Carolyn N. Moyer
Northern Pa. Correspondent
COGAN STATION, Pa. — “I see a real future with agriculture with all the people we’ve got to feed and the world wants our quality ag products,” said Bruce Bartley, who farms with his wife, Teresa and son, Brandon, in Lycoming County.
“We’re feeding the world not just people in our communities. We need to put on a good example,” said Bruce. “There’s a little bit of pride in it too.”
Their positive outlook extends from global agriculture right back to their doorstep as they strive to keep the farm neat, placing a positive face on local agriculture.
“It’s our duty as dairy farmers to keep a clean face,” said Bruce, “The consumer is always in the watch.”
Bruce and Teresa took over the operation of the farm in 1980 from his father, converting it from a beef and hog operation to a dairy in order to support the family. At that time they milked 14 cows. In 2000, they assumed ownership of the farm.
“Going in we just wanted to make a good living dairy farming,” said Bruce. “It wasn’t about getting rich.”
The Bartleys earned the Dairy of Distinction Award this spring and currently have 65 cows and nearly 30 young animals. They milk 50 cows in the tie stall barn, but are considering changes as they work to bring another generation into the farming operation.
“We’re in the thinking stages now,” said Teresa. “You can’t make those decisions overnight. We know what we want to do we just have to sit down and do it.”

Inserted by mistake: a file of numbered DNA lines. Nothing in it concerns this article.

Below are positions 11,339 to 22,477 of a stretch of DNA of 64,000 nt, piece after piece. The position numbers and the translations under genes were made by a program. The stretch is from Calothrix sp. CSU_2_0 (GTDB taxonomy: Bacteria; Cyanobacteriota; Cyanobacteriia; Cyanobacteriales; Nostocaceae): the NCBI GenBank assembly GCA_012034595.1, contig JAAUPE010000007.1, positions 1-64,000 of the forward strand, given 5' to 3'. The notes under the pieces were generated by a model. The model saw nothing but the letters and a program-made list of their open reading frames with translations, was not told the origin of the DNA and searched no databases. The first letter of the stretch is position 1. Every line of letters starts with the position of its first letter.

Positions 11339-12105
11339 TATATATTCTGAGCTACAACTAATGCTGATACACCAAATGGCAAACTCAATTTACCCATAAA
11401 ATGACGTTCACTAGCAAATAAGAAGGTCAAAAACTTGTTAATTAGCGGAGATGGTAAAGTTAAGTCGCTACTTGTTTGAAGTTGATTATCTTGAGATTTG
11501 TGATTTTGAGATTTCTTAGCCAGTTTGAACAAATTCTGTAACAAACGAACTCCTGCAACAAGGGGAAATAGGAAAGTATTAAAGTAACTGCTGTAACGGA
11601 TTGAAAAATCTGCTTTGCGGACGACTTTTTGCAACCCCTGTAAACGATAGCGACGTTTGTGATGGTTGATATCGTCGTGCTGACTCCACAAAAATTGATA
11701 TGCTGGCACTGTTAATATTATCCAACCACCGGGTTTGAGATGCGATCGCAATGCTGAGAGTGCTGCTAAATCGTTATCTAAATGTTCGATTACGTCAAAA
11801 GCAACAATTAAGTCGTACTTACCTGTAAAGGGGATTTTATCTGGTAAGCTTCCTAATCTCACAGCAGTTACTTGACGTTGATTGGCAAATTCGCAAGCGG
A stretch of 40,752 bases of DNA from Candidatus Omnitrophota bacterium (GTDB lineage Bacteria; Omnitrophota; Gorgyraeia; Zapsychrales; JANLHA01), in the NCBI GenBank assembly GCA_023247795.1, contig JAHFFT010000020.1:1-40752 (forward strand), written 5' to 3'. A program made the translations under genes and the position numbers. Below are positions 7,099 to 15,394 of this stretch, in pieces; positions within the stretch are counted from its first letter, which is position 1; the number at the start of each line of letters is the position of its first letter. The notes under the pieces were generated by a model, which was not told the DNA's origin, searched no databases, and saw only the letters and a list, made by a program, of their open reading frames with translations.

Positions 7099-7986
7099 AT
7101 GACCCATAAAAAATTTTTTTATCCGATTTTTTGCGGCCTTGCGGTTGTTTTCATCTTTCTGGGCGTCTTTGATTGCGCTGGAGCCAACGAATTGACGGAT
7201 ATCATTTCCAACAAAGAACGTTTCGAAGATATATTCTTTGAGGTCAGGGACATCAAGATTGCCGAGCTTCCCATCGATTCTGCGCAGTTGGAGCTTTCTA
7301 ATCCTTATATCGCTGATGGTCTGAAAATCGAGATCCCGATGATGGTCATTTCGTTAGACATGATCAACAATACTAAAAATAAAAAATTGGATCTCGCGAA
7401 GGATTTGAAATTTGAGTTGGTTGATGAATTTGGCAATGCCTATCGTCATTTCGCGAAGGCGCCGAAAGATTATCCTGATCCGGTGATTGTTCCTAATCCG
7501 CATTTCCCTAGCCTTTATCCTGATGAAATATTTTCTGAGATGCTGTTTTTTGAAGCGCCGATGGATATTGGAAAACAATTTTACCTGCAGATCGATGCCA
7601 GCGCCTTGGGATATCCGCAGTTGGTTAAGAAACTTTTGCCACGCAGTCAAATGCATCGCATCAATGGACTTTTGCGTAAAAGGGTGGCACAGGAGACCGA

With open communication and open minds, the Bartleys are considering many options. They already have a diversified operation farming 350 acres and taking advantage of their road-side location to market sweet corn and pumpkins. Raising and selling soybeans and field corn and operating a lime spreading business further supplements the farm income. The diversification helps even out the peaks and valleys of an unpredictable milk market. Bruce also serves as a director for Dairy Farmers of America and serves on the Pennsylvania Dairy Promotion Board. Where they go from here is yet to be determined, but they are actively looking at options.
“I’ve got to be patient waiting for things to develop and building the herd,” said Brandon who graduated from Penn State in 2012 with a degree in agriculture business management.
The Bartleys also believe in maintaining what they have.
“If you don’t maintain the equipment, you’ll wake up one morning and have a bunch of old equipment,” said Bruce.
With a global economy and all the challenges of a farm, the Bartleys still keep their positive outlook.
“It’s a good life <\h>— a really challenging life,” said Bruce. “Every day, every growing season, there are challenges in the barn and the weather is such a factor,” said Bruce.
Yet, when the year is over, the Bartleys can sit back and look at the year and have a calm sense of satisfaction that they are doing what they love to do.
“Like one of our neighbors said, we all eat Christmas dinner the same day,” said Brandon.
“I know one thing” said Bruce, “There’s nothing better than working with your son. You can’t beat it!”